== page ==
In order to find the WACC I used the information on Tracktak, which is a website that helps give information about DCF models and has their own DCF calculator. Tracktak estimated Oracle has a WACC of 6.46%.
I was also able to find the figure for the CAGR from Tracktak, in which they estimated that Oracle's CGAR was 15.04%.
Interest Expense Growth Rate:
I was able to fins the interest income growth rate through taking the average compound yearly growth in their interest expense over the past 10 years. By doing this I arrived at a figure of 7.99%.
I was able to find Oracles effective tax rate for the fiscal year 2020 through their SEC 10-K filing. In this filing they reported that their effective tax rate for 2020 was 16%.
Investment Valuation and Plan:
In order to value Oracle, I conducted a DCF model, and compared my results to those achieve through TrackTaks DCF to get an average DCF valuation.
Furthermore, I underwent 3 comparable analyses, in which I compared Oracles EV/EBITDA, EV/Revenue, and P/E ratios to that of their competitors. By doing this I got 3 different fair values, which I average in order to get one average comparable valuation.
I used the information found in the “valuation information” section of this report in order to undergo my DCF analysis. By doing this I arrived at a fair value per share of $54.09, or an implied downside of 31.31%. In order to verify this valuation, I decided to compare it to the DF model achieved by Tracktak.
I used tracktaks DCFF calculator in order to find Oracle's fair value. This website automatically populated a DCF model (image linked at the end of this article) and it arrived at a fair value per share of $66.32, or an implied downside of 15.77%. This supports the conclusion in my DCF model that Oracle is overvalued.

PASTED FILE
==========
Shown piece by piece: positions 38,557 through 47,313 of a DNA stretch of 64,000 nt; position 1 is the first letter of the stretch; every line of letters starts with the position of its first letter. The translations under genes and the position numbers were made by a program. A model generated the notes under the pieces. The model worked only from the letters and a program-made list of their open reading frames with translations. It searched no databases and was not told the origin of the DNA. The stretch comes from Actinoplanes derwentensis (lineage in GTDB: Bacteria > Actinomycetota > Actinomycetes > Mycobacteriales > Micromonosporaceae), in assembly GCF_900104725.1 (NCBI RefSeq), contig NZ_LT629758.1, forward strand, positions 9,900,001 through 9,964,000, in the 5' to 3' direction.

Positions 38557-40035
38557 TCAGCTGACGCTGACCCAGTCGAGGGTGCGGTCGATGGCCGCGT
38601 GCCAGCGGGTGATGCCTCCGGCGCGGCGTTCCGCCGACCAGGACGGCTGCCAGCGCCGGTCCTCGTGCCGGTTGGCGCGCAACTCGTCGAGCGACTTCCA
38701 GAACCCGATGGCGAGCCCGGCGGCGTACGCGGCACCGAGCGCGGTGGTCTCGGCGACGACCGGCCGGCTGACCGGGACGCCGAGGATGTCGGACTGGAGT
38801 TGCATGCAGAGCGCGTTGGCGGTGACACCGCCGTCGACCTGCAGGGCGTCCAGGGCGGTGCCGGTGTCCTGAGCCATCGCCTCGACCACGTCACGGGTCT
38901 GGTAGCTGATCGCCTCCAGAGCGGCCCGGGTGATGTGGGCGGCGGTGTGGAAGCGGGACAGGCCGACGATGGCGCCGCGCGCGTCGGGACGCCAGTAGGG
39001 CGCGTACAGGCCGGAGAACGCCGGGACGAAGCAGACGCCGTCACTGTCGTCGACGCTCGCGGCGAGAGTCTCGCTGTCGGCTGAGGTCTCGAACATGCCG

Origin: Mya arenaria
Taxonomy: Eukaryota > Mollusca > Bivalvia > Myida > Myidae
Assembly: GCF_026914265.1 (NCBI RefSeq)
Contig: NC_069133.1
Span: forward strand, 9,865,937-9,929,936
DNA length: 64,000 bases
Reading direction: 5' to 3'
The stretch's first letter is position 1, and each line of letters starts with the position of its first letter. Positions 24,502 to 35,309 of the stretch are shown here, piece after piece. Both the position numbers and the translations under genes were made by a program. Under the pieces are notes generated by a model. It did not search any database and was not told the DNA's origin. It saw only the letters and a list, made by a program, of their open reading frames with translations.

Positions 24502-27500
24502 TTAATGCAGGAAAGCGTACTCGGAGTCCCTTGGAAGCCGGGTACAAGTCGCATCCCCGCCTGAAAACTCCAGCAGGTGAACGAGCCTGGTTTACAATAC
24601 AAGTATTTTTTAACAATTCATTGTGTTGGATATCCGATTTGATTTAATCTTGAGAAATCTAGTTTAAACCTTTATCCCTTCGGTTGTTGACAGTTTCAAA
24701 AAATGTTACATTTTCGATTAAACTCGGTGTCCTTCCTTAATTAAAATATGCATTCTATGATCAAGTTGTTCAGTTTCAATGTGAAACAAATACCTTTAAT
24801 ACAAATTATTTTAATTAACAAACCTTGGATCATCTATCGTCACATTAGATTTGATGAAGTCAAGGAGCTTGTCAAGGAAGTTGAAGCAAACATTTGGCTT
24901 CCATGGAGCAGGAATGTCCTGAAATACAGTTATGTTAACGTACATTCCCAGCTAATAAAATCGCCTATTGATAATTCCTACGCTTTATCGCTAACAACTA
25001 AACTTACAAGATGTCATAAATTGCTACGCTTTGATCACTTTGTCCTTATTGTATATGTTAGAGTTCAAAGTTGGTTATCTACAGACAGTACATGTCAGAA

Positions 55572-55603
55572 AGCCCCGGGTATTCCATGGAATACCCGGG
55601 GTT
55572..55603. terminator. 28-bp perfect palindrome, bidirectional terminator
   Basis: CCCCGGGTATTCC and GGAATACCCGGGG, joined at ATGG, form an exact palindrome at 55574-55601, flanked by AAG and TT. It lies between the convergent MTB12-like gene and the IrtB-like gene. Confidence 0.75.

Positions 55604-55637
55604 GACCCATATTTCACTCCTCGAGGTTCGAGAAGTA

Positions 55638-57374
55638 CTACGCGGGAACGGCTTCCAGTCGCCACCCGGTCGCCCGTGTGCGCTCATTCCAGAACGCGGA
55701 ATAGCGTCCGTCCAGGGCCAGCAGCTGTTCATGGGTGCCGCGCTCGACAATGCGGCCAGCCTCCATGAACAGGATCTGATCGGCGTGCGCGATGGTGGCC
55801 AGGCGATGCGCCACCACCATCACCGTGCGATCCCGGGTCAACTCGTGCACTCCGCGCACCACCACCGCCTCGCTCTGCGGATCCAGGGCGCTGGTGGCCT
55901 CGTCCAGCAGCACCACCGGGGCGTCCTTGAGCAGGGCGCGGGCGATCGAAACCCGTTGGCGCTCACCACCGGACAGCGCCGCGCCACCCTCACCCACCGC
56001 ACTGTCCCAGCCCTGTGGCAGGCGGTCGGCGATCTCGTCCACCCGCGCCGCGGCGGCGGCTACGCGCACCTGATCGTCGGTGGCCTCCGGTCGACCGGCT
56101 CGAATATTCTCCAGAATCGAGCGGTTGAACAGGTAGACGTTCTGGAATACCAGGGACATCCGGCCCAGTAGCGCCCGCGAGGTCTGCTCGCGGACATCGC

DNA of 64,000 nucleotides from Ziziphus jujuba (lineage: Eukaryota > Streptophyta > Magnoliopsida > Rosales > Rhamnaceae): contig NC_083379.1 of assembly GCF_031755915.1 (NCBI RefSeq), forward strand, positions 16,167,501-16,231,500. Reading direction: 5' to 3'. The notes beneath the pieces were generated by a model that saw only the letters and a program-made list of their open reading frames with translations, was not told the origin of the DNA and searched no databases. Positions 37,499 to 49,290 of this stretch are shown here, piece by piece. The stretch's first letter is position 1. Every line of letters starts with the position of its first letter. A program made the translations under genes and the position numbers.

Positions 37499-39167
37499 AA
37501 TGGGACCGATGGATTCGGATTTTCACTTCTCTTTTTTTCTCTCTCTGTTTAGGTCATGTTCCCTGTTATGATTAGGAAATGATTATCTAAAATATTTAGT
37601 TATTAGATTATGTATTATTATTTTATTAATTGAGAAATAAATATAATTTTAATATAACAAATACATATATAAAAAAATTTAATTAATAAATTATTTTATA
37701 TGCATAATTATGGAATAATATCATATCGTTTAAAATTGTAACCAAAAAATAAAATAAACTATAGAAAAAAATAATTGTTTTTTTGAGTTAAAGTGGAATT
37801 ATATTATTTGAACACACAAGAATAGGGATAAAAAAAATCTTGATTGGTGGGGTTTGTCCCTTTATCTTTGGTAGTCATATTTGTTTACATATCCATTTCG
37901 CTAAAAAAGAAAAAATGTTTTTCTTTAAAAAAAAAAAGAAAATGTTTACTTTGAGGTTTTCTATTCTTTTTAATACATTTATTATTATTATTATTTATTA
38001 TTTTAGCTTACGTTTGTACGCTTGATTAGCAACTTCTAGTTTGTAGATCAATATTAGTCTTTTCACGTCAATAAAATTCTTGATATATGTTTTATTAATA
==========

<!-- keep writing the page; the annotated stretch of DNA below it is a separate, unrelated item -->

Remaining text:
By averaging the 2 results from the aforementioned DCF models I arrived at a fair value of $60.21, which implies a downside of 23.53%. However, many SAAS businesses are overvalued, which speaks about how the market perceives value in these types of companies, so the more important valuation technique for this business would be their comparable analyses.
The EV/EBITDA multiple is commonly used when analyzing and valuing businesses. Oracles EV/EBITDA multiple is under their competitor's average, which hints to share price increase of 7.87%, or a share price of $84.95. This indicates that Oracle is undervalued, and contrasts the results achieved through the DCF models.
The EV/Revenue multiple is more commonly used to value businesses that have a history of acquisitions, and ais used to value businesses when looking to acquire them. By comparing Oracle's EV/Revenue multiple (6.58) to that of their competitor's average (6.82), we find that Oracle's fair value is at $81.59, which would imply a share price increase of 3.62%. This is similar to that of the EV/EBITDA comparable and signals that Oracle is undervalued.
The P/E multiple is extremely common in comparable analyses, and thus I used it for this valuation as well. The P/E comparable estimated that Oracle's fair value was at $103.66/share, which would imply a share price increase of 31.65%. This is the most optimistic comparable result out of the bunch but still signals that oracle is undervalued.
I took the average of all of the comparable analyses in order to get one valuation metric for the comparable analyses as a whole. This resulted in an overall fair value per share $90.07, which implies an upside of 14.38%.
By taking the average of my 2 analyses I arrive at a share price estimate of $75.14, which is very close to the average analyst price target of $75.30. As a result of this I would stay away from oracle's stock until it reaches fair value then I would consider buying and holding for the long term to take advantage of macroeconomic factors.